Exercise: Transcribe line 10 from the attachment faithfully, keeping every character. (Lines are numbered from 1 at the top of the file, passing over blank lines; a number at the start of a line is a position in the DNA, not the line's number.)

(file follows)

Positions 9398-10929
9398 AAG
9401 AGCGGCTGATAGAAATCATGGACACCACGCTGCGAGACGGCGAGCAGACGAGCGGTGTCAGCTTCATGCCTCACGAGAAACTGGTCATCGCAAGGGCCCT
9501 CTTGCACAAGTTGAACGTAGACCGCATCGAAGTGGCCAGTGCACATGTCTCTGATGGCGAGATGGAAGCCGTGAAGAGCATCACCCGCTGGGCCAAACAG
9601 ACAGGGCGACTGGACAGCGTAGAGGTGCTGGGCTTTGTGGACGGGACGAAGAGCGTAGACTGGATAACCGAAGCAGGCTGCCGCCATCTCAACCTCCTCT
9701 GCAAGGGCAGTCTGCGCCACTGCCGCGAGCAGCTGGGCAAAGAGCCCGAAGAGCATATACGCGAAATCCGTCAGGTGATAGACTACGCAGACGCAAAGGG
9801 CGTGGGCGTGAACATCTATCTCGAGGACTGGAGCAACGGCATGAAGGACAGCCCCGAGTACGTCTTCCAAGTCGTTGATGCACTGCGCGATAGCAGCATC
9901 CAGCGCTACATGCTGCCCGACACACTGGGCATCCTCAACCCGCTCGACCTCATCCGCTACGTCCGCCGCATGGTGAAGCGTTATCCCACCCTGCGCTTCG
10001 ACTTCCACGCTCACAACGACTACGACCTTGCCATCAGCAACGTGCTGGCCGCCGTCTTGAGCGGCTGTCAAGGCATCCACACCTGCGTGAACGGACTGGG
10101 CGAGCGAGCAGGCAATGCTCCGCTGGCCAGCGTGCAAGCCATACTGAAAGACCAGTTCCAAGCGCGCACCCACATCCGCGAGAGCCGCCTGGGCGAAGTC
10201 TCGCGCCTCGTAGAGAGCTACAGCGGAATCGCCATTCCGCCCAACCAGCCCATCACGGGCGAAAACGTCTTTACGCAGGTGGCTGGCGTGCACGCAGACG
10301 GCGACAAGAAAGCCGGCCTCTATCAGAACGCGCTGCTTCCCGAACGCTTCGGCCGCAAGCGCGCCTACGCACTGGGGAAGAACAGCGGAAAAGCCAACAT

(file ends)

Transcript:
10101 CGAGCGAGCAGGCAATGCTCCGCTGGCCAGCGTGCAAGCCATACTGAAAGACCAGTTCCAAGCGCGCACCCACATCCGCGAGAGCCGCCTGGGCGAAGTC